After delivering the devastating news to the 170,000 or so people who voted for "Vulcan" as a name for one of Pluto's recently discovered moons, SETI Institute planetary astronomer Mark Showalter offered Star Trek fans a possible consolation prize.
"We might have craters called Sulu and Spock and Kirk and McCoy and so on," said Dr. Showalter, in a Google Hangout video.
Showalter had just announced that the new official names for Pluto's moons, as selected by the International Astronomical Union, would be Kerberos and Styx, names that received fewer than 100,000 votes each in a public poll.
Even though "Vulcan" had the most votes, the IAU rejected it for two reasons. First, it had been the name of a planet that was thought in the 19th century to exist between Mercury and the sun, as a way of explaining peculiarities in Mercury's orbit. Einstein's Theory of General Relativity did away with the need for this extra planet, but these days, the term "Vulcanoid" describes an asteroid – also hypothetical – that orbits close to the sun.
Second, the IAU said that "Vulcan" didn't fit in with the mythological underworld theme that guided the naming of Pluto's four other moons. Kerberos is the name of the three-headed canine that guards the gates to Hades, and Styx is the name of the river that separates the worlds of the living and the dead, as well as the name of the goddess who guards that river.
Pluto's other moons are named Charon, Nix, and Hydra. Charon is the ferryman who transports the souls of the dead across the Styx; Nix is the goddess of the night who lives in a deep abyss in the underworld, and Hydra is a many-headed serpent who guards a lake that is an entrance to Hades.
So no Vulcan. The name is at once too familiar and insufficiently hellish. But, as the SETI institute's Showalter noted, its still possible that Star Trek fans might get a few craters named for their spacefaring heroes.
And yet, those craters are currently just as hypothetical as Vulcan and the Vulcanoids. There's no reason to believe that Pluto doesn't have them; indeed, it would be surprising if the dwarf planet turned out to be as smooth as a cue ball. But nobody has ever actually seen a Plutonian pockmark.
That's because the sharpest images we have of Pluto were snapped by the Hubble Space Telescope a decade ago. The Hubble's cameras, impressive as they are, can only capture surface variations on the frozen dwarf planet that are more than a few hundred miles across.
We'll probably soon be getting much crisper images, though, thanks to a NASA probe launched in 2006. Designed to study the icy worlds at the edge of our solar system, the New Horizons spacecraft is currently hurtling through space at more than 30,000 miles per hour, some 2.3 billion miles from Earth. It is about half a billion miles away from Pluto, where it is expected to perform a flyby in July 2015.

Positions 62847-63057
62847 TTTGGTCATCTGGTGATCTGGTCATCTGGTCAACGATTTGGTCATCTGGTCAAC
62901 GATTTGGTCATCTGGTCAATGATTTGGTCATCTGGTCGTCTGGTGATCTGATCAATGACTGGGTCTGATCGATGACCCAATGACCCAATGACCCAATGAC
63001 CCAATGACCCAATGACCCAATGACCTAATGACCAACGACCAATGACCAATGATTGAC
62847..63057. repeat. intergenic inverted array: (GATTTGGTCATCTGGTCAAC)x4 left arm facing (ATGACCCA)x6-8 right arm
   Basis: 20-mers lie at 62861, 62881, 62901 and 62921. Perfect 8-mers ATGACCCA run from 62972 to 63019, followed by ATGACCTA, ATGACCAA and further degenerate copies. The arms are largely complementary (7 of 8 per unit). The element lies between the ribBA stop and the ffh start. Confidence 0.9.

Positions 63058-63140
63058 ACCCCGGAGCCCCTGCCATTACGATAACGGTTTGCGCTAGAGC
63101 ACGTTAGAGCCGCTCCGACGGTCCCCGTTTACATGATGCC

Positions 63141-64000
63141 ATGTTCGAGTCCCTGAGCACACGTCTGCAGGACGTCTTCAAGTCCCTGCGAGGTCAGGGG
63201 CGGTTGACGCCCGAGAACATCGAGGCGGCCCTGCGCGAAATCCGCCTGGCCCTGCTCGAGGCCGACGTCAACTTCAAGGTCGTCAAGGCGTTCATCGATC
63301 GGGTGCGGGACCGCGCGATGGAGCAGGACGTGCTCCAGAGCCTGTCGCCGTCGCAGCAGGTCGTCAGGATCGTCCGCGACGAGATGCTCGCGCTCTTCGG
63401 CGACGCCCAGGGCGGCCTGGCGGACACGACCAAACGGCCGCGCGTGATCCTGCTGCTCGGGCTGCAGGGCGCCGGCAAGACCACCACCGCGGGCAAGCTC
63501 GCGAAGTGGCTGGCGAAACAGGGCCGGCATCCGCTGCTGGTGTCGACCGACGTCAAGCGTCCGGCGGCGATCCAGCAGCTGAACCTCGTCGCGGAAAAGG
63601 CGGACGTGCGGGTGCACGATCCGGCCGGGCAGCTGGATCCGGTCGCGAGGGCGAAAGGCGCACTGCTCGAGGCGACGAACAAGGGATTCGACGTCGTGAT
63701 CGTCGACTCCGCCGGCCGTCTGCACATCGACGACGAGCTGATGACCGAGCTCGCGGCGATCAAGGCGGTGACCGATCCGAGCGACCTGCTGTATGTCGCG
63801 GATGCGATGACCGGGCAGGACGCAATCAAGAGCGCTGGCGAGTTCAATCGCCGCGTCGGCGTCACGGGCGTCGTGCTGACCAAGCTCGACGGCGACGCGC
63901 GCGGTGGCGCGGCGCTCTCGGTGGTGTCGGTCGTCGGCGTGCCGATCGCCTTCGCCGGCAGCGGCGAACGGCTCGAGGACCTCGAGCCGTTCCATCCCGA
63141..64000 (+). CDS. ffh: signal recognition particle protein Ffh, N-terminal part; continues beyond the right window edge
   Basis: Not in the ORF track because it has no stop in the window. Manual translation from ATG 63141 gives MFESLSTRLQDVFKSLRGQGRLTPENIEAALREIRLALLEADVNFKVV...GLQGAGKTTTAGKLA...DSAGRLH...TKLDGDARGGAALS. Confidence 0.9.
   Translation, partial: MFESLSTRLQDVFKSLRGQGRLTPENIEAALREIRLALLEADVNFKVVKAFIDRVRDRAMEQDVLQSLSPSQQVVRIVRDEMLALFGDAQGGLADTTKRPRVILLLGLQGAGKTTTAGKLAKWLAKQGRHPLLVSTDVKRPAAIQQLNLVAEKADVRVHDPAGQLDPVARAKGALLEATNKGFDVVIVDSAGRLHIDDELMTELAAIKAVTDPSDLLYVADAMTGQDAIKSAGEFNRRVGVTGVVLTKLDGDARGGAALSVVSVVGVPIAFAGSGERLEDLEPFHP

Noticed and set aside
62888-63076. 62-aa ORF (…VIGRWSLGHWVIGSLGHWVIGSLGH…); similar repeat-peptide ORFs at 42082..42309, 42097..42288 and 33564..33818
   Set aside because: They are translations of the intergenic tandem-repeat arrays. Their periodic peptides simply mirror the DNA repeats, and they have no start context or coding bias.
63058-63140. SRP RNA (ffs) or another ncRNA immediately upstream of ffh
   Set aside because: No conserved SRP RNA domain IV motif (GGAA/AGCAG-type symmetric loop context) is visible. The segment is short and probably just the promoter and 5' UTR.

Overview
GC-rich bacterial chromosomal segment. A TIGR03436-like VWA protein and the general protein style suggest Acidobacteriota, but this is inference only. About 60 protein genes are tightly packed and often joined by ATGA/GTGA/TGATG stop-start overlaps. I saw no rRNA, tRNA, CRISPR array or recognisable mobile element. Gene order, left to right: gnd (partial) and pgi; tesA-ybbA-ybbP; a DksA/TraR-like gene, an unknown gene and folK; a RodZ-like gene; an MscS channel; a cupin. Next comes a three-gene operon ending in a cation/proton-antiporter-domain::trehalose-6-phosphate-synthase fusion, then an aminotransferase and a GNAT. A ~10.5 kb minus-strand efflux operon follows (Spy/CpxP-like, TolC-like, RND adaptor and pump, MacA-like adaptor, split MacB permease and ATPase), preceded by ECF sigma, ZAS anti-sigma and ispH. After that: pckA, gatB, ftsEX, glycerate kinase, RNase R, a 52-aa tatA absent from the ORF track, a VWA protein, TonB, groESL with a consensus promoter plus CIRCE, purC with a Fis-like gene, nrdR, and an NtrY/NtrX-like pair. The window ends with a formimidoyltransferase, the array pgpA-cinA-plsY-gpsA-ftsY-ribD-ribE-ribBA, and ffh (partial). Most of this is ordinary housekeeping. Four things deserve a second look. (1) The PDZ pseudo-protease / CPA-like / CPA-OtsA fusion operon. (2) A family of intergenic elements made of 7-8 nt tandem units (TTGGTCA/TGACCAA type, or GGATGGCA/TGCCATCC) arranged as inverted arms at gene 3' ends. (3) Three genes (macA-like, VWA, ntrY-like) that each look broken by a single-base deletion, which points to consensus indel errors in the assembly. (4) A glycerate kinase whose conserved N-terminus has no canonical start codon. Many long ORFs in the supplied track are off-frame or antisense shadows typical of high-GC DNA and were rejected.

When New Horizons is about six months away from Pluto, it will be close enough to provide us with the clearest shots yet of the world's surface, along with the opportunity to name its geological features after Kirk, Picard, Spock, Data, Scotty, and perhaps even the seriously underrated Lt. Reginald Barclay.
This would be unlikely to satisfy the original Kirk, however. Upon learning that the best he and his fan base could expect are the bitter dregs of the Pluto system, William Shatner took to his Twitter account to sound off:
"Did you hear the consolation?" wrote Mr. Shatner. "They may name a crater after Kirk. A pockmark on a planetoid is a fitting tribute? (Rolling my eyes.)"
During the Google hangout, Showalter left open the possibility that a planet outside our solar system could still be christened Vulcan.
"I think the IAU is still grappling with the whole issue of how to name extra-solar planets, so I wouldn't rule it out," he said. "But I think the fact that everybody in our field actually knows what Vulcan is, means that it's something we should think twice about before we use it as a name for something else."
But even if Spock's homeworld is never honored, there are plenty of other Star Trek planets out there. According to the Extrasolar Planet Encyclopedia, as of July 1 there are 900 confirmed planets outside our solar system. That's about 100 more than all the planets mentioned in the Star Trek universe – from Acamar III, a war-torn planet near the Romulan Neutral Zone, to Zytchin III, where Capt. Picard once took a rather unremarkable vacation.
An exoplanet named for a Star Trek planet other than Vulcan – perhaps the most fully realized alien planet in the entire franchise – probably wouldn't placate Trekkers, though. But on the plus side, there would be little risk that J.J. Abrams would blow it up.